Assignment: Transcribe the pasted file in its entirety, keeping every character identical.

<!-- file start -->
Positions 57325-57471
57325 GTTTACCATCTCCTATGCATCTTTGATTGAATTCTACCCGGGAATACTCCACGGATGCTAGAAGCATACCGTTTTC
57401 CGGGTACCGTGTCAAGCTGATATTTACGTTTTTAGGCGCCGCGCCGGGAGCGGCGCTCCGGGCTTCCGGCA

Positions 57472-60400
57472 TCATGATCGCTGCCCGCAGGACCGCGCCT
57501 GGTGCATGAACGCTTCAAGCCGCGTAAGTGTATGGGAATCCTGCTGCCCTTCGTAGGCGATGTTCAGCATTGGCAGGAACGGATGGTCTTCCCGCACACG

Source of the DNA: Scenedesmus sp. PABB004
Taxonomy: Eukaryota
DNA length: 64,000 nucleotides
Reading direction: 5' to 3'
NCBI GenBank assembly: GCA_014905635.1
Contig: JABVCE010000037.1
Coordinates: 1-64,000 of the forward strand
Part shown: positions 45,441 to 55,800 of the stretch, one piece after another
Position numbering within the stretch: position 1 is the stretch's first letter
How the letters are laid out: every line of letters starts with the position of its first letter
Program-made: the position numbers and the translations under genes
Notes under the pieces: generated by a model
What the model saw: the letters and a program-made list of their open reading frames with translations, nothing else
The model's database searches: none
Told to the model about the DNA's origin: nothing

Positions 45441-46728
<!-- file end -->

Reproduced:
Positions 57325-57471
57325 GTTTACCATCTCCTATGCATCTTTGATTGAATTCTACCCGGGAATACTCCACGGATGCTAGAAGCATACCGTTTTC
57401 CGGGTACCGTGTCAAGCTGATATTTACGTTTTTAGGCGCCGCGCCGGGAGCGGCGCTCCGGGCTTCCGGCA

Positions 57472-60400
57472 TCATGATCGCTGCCCGCAGGACCGCGCCT
57501 GGTGCATGAACGCTTCAAGCCGCGTAAGTGTATGGGAATCCTGCTGCCCTTCGTAGGCGATGTTCAGCATTGGCAGGAACGGATGGTCTTCCCGCACACG

Source of the DNA: Scenedesmus sp. PABB004
Taxonomy: Eukaryota
DNA length: 64,000 nucleotides
Reading direction: 5' to 3'
NCBI GenBank assembly: GCA_014905635.1
Contig: JABVCE010000037.1
Coordinates: 1-64,000 of the forward strand
Part shown: positions 45,441 to 55,800 of the stretch, one piece after another
Position numbering within the stretch: position 1 is the stretch's first letter
How the letters are laid out: every line of letters starts with the position of its first letter
Program-made: the position numbers and the translations under genes
Notes under the pieces: generated by a model
What the model saw: the letters and a program-made list of their open reading frames with translations, nothing else
The model's database searches: none
Told to the model about the DNA's origin: nothing

Positions 45441-46728